- Egeria densa is a submersed aquatic plant that invades freshwater systems throughout much of the United States. Often confused with hydrilla, Egeria densa has a smooth midrib on the underside of the leaf, whereas hydrilla has small teeth.
- The finely serrated leaves are usually less than 1 in. (2.5 cm) long and occur in whorls of 3-6.
- The flowers, which bloom above the surface of the water, are white with three petals.
- Outside of its native habitat, Egeria densa only reproduces vegetatively. Special double nodal regions can produce lateral buds, branches and roots. Only a double node can produce a new plant when it breaks off from the parent plant.
- Ecological Threat
- Egeria densa invades both still and flowing water ecosystems including lakes, ponds, ditches, and rivers. It can form dense stands that crowd out native vegetation and reduce the area's value as fish habitat. It can also interfere with recreational activities such as fishing and swimming. This plant was first introduced into the United States in the late 1800s as an aquarium plant.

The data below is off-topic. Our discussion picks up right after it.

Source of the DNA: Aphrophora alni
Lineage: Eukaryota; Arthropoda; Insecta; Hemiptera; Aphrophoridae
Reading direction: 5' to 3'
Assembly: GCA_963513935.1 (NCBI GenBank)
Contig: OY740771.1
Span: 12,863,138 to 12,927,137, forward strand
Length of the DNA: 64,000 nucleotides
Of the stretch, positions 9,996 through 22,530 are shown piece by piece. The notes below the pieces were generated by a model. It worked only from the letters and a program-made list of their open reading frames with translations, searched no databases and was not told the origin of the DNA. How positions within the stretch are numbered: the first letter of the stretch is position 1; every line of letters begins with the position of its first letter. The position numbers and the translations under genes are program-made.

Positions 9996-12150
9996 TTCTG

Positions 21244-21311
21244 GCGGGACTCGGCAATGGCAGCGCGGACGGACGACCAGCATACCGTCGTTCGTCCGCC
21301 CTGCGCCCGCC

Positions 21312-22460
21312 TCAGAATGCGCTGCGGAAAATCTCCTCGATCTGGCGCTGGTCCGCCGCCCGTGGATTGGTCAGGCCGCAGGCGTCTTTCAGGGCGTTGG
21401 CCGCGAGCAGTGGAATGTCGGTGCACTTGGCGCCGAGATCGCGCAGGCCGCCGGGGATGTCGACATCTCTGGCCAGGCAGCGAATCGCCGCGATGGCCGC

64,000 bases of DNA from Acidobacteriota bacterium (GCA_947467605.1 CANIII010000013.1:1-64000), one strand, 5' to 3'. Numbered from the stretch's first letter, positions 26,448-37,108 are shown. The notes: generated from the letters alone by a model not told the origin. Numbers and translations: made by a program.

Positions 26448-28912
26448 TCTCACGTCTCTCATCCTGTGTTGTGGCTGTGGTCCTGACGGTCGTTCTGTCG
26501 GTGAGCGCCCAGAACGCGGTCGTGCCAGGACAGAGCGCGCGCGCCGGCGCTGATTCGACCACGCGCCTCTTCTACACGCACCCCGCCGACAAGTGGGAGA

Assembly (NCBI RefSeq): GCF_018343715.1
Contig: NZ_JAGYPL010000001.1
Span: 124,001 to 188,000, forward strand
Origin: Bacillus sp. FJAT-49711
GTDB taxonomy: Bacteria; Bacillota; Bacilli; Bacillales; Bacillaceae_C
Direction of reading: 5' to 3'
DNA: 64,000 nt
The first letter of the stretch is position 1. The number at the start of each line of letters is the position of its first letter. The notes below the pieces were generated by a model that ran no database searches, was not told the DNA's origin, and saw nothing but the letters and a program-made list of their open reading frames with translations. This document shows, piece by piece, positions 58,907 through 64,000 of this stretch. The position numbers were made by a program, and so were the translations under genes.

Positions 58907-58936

Global Invasive Species Database. 2011. Invasive Species Specialist Group (ISSG) of the IUCN Species Survival Commission 
Washington State Noxious Weed Control Board 
Invasive Plant Atlas of New England (IPANE) 
University of California, Jepson Flora Project 
Washington State Department of Ecology 
CABI Invasive Species Compendium 
Oregon Department of Agriculture 
California Invasive Plant Council 
University of Maine Extension 
USDA NRCS PLANTS 
USDA ARS GRIN 
Images from Bugwood.org